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Last Updated: Monday, 31 October 2005, 09:17 GMT
Achebe: Oral tradition not needed
Zambian storyteller and children
Many African communities have a long tradition of oral storytelling
World-famous Nigerian writer Chinua Achebe has said that Africans should not be overly concerned if the long-established tradition of oral storytelling dies out.

Achebe, once described by Nelson Mandela as "the writer in whose presence prison walls fell down," told the BBC that he agreed that the art was dying out - but insisted it could be revived "if we decide that the oral story is absolutely necessary."

"Oral storytelling was important when I was writing - it may not be important when the next generation is writing," he said.

"Obviously I believe in the importance of stories, but whether oral, or written, or televised, I cannot lay down the law.

"We are fascinated by the oral tradition, and it's right that we should be fascinated. But if it's not going to work any more in the future, then rather than sit and weep and mourn, why don't we find out what has come to replace it?"

Maintaining Igbo

But Achebe, who last year rejected an award from his home country on the grounds that the country was in a "dangerous" state of affairs, also spoke about the need in Nigeria to continue telling stories in Nigeria's native languages.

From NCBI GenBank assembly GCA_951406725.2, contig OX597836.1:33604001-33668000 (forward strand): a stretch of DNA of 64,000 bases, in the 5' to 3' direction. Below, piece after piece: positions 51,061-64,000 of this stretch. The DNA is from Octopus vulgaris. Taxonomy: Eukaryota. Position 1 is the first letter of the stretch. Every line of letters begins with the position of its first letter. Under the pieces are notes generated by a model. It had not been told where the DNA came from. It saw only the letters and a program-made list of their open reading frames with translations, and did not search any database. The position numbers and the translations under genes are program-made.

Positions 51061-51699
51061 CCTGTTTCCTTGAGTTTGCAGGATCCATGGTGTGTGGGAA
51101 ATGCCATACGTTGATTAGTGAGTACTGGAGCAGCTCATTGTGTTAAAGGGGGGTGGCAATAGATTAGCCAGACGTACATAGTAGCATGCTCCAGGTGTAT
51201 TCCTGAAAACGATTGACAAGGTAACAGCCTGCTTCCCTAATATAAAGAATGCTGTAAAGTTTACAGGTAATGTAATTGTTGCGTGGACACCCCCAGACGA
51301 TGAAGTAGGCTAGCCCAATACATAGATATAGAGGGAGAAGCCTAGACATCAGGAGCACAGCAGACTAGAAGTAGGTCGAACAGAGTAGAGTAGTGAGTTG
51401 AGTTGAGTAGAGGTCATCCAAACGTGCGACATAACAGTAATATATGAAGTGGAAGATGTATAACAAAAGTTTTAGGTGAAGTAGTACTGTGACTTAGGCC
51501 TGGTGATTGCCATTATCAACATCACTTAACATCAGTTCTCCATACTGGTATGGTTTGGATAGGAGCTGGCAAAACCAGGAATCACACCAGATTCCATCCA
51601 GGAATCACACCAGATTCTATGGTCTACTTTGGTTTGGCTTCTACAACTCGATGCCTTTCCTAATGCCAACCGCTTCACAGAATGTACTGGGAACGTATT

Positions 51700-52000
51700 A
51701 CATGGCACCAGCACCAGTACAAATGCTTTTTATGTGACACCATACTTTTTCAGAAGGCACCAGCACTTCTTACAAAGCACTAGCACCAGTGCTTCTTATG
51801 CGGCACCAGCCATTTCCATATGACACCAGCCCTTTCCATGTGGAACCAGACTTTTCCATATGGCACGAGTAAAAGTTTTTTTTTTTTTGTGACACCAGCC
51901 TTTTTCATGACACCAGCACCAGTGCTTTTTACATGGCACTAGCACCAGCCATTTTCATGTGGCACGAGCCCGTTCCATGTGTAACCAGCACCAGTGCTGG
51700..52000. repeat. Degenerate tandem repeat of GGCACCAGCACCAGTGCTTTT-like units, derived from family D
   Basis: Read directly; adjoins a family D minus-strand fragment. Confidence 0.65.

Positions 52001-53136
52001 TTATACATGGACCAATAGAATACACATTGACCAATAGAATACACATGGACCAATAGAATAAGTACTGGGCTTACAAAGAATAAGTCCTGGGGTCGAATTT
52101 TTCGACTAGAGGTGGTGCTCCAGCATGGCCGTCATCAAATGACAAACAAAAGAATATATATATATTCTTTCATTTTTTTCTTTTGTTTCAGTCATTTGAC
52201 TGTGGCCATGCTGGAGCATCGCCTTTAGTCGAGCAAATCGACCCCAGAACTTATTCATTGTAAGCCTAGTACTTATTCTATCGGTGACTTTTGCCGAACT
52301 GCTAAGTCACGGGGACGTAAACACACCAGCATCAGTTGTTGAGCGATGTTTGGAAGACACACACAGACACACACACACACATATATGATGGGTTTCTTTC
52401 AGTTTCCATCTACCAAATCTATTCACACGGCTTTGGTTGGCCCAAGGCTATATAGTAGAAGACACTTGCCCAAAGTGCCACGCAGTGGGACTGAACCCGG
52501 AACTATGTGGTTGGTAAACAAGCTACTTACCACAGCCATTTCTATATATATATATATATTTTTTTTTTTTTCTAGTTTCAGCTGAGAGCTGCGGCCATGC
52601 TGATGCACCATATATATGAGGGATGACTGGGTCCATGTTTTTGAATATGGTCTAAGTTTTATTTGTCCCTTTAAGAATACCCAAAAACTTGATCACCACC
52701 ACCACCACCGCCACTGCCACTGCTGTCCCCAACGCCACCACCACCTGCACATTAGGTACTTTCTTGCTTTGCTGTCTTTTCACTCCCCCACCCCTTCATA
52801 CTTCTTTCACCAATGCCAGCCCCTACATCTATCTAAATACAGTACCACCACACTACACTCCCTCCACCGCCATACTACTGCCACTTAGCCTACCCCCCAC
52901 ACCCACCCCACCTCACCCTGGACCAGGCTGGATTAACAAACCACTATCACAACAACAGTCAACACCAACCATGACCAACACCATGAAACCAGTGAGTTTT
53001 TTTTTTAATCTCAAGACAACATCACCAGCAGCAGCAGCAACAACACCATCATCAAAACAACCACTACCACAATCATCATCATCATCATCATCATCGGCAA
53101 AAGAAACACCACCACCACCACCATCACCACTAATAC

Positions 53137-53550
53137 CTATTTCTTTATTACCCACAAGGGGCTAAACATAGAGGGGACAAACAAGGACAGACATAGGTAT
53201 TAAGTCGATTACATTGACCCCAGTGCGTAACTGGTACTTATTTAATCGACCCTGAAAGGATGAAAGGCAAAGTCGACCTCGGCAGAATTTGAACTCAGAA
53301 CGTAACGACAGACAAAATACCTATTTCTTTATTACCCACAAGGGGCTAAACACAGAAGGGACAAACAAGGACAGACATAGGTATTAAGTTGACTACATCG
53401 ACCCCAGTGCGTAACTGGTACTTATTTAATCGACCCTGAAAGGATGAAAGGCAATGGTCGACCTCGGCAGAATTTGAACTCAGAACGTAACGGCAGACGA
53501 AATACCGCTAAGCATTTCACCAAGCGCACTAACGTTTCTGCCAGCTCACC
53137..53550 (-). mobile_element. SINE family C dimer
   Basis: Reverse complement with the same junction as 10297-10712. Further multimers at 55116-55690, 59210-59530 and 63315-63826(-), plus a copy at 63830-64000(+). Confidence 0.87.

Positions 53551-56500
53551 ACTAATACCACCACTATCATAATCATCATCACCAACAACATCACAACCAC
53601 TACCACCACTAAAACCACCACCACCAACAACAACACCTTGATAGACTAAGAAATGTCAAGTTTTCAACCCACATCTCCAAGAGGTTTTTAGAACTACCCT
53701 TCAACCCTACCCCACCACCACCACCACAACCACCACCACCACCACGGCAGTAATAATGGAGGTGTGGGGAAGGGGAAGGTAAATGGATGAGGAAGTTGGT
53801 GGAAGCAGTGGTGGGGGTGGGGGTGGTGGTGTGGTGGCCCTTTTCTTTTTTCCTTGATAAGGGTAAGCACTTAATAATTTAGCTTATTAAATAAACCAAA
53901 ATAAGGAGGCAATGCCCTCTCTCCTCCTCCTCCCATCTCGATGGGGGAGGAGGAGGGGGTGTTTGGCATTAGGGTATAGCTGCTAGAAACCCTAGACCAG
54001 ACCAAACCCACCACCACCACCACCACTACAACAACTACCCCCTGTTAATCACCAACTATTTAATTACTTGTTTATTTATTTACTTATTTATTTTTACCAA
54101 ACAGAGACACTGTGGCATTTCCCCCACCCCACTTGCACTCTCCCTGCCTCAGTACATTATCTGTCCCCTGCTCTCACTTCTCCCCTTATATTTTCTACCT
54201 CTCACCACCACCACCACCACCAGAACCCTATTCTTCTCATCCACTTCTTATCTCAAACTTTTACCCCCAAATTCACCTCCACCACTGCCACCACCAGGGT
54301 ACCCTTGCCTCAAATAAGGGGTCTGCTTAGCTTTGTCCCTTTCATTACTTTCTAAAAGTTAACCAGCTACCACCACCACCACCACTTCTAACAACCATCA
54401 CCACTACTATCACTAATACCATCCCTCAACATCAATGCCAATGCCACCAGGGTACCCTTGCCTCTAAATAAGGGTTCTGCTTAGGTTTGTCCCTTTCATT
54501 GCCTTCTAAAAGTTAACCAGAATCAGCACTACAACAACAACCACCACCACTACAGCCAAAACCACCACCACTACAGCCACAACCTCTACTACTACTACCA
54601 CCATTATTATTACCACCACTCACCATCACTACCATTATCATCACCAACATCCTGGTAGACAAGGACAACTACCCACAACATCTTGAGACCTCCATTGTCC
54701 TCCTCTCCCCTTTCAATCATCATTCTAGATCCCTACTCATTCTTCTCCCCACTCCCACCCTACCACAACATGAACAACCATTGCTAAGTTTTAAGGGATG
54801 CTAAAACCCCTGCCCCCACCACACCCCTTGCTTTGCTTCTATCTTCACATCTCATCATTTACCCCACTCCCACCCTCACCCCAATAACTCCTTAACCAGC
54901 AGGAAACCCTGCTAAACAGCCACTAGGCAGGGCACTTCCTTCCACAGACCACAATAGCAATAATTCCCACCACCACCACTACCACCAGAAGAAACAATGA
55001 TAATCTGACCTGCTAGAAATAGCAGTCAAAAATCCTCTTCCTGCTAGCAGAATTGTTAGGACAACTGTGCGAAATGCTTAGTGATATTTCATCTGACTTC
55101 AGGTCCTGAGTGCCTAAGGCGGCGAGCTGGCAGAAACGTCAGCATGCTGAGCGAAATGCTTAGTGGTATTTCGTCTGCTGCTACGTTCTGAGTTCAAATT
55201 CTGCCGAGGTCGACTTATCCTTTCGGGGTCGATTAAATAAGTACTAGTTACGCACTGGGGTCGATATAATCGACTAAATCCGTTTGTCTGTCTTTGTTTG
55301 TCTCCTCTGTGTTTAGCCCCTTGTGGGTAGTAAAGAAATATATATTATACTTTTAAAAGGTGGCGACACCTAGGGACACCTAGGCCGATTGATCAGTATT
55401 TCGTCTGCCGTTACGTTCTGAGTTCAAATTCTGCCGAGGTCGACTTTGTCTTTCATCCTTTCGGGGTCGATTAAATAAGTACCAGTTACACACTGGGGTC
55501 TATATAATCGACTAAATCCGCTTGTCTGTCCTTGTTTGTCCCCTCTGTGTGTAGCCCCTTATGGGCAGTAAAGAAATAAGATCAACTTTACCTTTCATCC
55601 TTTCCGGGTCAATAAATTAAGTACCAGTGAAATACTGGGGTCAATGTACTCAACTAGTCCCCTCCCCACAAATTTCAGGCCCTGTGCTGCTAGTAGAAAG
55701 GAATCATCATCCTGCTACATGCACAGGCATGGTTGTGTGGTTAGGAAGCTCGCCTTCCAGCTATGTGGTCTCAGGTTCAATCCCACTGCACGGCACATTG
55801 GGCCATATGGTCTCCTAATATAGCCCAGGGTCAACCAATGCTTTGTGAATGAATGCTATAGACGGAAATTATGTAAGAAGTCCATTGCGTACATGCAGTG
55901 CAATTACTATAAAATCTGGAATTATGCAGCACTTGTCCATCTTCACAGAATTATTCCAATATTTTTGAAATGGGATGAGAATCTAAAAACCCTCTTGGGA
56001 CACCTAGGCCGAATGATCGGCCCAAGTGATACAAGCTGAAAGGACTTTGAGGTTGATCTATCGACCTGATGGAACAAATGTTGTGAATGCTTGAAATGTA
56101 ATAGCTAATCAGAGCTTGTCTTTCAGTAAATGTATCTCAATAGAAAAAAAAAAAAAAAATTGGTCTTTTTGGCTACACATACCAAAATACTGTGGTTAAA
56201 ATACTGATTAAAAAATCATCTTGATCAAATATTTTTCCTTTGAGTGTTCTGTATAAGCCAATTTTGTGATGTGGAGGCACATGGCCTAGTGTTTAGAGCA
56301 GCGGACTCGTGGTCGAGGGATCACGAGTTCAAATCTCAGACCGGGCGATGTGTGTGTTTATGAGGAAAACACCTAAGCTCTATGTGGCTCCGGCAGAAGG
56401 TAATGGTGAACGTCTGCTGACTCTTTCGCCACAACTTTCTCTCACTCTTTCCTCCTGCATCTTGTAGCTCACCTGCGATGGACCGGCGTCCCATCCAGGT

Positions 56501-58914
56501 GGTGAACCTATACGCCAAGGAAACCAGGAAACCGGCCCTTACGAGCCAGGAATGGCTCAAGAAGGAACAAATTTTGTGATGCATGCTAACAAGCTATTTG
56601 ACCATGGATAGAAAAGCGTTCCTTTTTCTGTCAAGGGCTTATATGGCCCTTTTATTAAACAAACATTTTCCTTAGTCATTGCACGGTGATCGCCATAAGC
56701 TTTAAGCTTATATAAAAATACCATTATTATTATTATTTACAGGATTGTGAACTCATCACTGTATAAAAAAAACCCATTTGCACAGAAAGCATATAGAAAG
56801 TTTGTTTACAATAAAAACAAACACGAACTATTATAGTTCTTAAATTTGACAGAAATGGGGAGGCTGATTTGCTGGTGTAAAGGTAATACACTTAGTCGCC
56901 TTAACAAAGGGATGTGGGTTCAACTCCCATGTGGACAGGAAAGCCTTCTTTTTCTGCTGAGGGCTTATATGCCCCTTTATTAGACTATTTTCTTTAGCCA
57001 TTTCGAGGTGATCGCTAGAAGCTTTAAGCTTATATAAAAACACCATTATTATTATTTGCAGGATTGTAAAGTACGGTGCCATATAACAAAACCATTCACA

Achebe, who is very critical of colonialism and its aftermath in Africa, explained that he himself writes in English because he is a victim of linguistic colonialism.

But he added that he felt it was important not to "lose sight of the need for our mother tongue."

Chinua Achebe
I hope I have shown it is possible to show respect to English and Igbo together
Chinua Achebe
"The situation may well develop in the future, in which the different languages of Africa will begin to reassert themselves," he added.

"I have made provision for that myself, by writing certain kinds of material in Igbo. For instance, I will insist my poetry is translated back into Igbo while I'm still around."

He insisted that he wrote in English not to attract a wide international audience, but simply because he had been educated in English.

But he added that his use of English was inspired by his Igbo background.

"When I'm writing in English, Igbo is standing next to it," he added.

"I have therefore developed, I think, this possibly, in which these two languages are in communion.

"I hope I have shown it is possible, in these two languages, to show respect to English and Igbo together."

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